Parents are often concerned about the types or quantities of food that their child is eating. A common solution is to give the child a multivitamin to compensate for what they are not getting through diet. However, is this the best solution?

Vitamins are needed for proper growth and development. They are made by plants and animals. In general, food is the best place to get the vitamins and minerals that a child needs. According to the American Academy of Pediatrics, important

vitamins and their food sources are:

  • Vitamin A: yellow veggies, dairy products, liver

  • B Vitamins: meats (liver, poultry, fish), soy beans, milk, eggs, whole grains, enriched breads and cereals

  • Vitamin C: citrus fruits, strawberries, tomatoes, potatoes, Brussels sprouts, spinach, broccoli

  • Vitamin D: fortified dairy, fish oils, fortified margarine, egg yolks, sunlight (which triggers the body to produce its own vitamin D)

  • Vitamin E: spinach, greens, almonds, papaya, kiwi fruit, red bell peppers, broccoli, olive oil, wheat

  • Vitamin K: greens, spinach, Brussels sprouts, broccoli, green onions, cabbage, asparagus, peas, okra, plums

Parents often do not realize how many nutrients their children receive from fortified foods. There are some conditions and diets for which a doctor will prescribe a multivitamin. Often, exclusively breastfed babies are given vitamin D supplements because they are not getting it through formula or milk.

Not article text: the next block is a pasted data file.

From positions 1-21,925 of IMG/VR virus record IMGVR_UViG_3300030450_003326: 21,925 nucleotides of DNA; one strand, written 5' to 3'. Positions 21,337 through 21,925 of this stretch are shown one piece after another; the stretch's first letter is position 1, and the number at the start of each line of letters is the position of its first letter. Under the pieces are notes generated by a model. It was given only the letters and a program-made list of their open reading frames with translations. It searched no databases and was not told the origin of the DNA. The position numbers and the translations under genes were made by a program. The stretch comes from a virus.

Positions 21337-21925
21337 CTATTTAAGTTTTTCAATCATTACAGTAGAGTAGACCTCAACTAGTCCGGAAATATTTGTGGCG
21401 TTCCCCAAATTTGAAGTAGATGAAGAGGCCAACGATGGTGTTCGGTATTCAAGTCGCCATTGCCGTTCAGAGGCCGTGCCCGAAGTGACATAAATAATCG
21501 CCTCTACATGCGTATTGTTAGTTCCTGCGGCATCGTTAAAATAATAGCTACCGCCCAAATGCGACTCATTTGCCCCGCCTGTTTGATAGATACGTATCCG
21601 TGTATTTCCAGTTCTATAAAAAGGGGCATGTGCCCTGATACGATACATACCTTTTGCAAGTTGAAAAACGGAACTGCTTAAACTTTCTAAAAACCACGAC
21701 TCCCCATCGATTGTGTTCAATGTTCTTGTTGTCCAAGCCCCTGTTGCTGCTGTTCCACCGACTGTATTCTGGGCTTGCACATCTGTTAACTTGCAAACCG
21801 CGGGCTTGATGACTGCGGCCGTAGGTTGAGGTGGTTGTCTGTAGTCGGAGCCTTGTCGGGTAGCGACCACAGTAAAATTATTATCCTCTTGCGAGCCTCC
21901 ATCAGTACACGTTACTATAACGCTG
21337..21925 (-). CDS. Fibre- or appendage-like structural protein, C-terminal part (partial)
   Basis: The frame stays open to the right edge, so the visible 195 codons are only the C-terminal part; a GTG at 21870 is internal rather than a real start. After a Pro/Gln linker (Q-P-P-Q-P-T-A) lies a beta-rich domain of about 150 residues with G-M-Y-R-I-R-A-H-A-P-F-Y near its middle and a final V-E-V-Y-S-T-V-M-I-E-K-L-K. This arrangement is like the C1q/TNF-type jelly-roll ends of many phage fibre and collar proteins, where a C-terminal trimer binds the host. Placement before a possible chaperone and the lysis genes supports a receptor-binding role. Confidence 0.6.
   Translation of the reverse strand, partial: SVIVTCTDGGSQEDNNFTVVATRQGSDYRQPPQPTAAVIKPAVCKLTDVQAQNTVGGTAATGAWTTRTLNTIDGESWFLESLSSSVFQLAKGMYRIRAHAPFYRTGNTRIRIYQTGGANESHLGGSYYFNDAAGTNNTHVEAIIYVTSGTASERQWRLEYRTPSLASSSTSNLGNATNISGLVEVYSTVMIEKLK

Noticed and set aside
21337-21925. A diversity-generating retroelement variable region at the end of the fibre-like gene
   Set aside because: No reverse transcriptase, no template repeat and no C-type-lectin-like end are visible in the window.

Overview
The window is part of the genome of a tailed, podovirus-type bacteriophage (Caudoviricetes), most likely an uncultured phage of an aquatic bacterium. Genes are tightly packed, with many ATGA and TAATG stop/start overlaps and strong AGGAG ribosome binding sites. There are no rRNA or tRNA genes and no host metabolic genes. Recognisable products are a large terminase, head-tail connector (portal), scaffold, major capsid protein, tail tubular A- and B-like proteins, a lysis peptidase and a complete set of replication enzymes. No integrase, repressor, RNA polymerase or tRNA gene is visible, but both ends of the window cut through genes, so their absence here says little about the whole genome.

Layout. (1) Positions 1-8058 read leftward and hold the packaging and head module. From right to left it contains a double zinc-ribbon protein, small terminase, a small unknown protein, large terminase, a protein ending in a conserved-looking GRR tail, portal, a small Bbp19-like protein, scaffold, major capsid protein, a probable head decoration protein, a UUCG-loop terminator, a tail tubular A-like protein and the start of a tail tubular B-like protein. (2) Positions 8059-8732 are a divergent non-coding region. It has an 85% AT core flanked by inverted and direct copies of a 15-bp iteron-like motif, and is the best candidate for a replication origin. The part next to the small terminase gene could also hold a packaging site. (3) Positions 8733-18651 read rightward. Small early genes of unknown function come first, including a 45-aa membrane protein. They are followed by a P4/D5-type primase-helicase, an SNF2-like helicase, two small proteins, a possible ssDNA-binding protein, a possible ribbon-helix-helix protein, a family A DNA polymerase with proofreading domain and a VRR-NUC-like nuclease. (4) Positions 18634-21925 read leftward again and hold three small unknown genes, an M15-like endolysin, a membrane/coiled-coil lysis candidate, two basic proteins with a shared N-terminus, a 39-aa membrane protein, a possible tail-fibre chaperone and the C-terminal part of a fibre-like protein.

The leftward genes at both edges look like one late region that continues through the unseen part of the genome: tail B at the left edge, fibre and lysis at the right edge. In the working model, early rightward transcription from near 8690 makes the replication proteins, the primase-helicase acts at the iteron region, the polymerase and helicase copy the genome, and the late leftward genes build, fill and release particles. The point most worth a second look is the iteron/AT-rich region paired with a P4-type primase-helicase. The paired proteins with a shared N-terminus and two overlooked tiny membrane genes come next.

The Journal of the American Dietetic Association finds that older children who take a multivitamin have a higher intake of most food groups but eat lower saturated fats. These children are more likely to be physically active, and they are less likely to be overweight. They also are less likely to smoke and less likely to watch more than one hour of television a day.

Vitamins in a child's diet are important for overall health. However, what are the benefits of each individual vitamin? Understanding how the vitamins affect the body will help parents make educated decisions about supplementing their child's diet or about altering the diet to boost vitamin intake. Kidshealth suggests these vitamins as being some of the most important.

  • Vitamin A: eye health, immune system, cell growth, healthy skin

  • Vitamin B: nerve cell function, making red blood cells, brain function, converting carbohydrates to energy, heart, vision, muscle function and making DNA

  • Vitamin C: healthy bones, teeth, gums, blood vessels, brain function, wound healing

  • Vitamin D: strong bones by helping the body absorb calcium

  • Vitamin E: healthy red blood cells, protects cells from damage

  • Vitamin K: helps blood to clot

Even though vitamins help the body to grow and to function and help the cells and organs to do their jobs, vitamin supplements should not take the place of a healthy diet. Vitamins are usually safe to use but they are a drug. When they are given in too large a quantity, they can be toxic. As a parent, educate yourself about health needs and requirements, dietary needs and supplements. Armed with your new knowledge you can make a decision that you feel is best for you and your child.

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